Works councils are not directly trade union bodies. But unions have a big influence on their work. An analysis of the results of the 2014 Election of the Works Council on behalf of the Hans B-ckler Foundation showed that about three-quarters of the elected members were members of trade unions within the DGB (the main trade union confederations), although there were sectoral differences. In the energy and chemical industry (organized by IGBCE), 80.0% were unionized, compared to 76.6% in the metallurgical and textile industry (organized by IG Metall). In sectors organized by the NGG Food and Restaurant Union and in services organised by Ver.di (61.0%) 73.8% were lower. 2) Health and safety committees should be established in all workplaces with more than 50 employees and in some 20 to 50 employees. Members of the Works Council attend safety committee meetings. When electing a business committee, there are a number of complex rules and regulations that the electoral committee must inform itself of in advance. Corporate committees must have sufficient time and financial resources. For example, for the purchase of books or participation in seminars on the subject. In the event of dismissal, the Works Council must be consulted and may object; dismissal can be maintained despite the opposing works councils. The creation of an enterprise committee is not mandatory for workers. The creative initiative must come from workers or trade unions.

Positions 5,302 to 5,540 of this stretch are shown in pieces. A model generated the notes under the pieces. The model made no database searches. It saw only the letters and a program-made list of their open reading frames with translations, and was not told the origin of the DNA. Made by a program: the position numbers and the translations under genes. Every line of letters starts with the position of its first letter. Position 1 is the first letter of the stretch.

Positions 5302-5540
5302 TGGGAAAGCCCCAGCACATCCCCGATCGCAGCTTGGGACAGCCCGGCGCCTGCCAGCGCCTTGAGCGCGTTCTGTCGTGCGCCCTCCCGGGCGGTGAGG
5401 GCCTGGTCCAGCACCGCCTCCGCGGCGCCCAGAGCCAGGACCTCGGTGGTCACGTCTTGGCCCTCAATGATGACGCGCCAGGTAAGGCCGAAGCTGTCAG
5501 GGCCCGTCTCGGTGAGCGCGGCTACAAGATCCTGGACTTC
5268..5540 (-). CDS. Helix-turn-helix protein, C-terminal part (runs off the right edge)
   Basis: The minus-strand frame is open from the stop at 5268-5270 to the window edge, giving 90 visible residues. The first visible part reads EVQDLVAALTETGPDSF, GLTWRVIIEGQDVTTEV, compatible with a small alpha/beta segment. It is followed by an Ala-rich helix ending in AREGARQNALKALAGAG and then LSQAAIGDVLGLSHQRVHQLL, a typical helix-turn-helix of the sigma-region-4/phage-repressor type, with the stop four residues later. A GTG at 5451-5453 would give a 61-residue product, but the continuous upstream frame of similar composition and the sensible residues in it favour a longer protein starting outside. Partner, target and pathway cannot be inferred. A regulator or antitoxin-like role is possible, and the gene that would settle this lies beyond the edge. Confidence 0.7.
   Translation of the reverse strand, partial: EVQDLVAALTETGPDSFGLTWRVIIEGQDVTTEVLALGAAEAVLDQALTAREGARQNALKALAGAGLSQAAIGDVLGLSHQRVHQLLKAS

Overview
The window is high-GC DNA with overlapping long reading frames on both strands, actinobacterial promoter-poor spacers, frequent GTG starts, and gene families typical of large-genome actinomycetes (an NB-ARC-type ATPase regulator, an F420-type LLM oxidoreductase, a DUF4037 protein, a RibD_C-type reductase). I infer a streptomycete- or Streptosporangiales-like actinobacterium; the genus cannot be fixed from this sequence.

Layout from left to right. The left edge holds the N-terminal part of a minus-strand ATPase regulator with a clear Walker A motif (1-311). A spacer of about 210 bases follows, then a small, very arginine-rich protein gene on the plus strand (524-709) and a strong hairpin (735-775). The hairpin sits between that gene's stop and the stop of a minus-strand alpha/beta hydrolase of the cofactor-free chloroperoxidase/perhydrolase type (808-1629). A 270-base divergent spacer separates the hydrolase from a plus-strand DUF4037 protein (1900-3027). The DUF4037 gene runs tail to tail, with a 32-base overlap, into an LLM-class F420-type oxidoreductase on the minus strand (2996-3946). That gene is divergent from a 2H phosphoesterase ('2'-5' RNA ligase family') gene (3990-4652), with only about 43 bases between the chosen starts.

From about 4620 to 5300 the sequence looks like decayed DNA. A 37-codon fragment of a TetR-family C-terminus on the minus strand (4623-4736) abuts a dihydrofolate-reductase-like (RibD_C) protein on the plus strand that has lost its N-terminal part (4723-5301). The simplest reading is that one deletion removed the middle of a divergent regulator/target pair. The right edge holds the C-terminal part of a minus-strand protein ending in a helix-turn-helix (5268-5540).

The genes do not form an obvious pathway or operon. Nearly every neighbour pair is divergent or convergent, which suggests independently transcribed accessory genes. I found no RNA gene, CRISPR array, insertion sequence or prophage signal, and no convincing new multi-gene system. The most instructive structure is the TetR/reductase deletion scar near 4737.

When a company has more than one branch, it is generally possible to create a business committee for each branch, provided it has five or more employees. When a company with more than 20 employees plans to change its operations, it must strike a balance of interests with the works council on the “if” and “how” of the change of business as well as a social plan. A high proportion of all corporate committees are in structures, including central business committees and/or group business committees.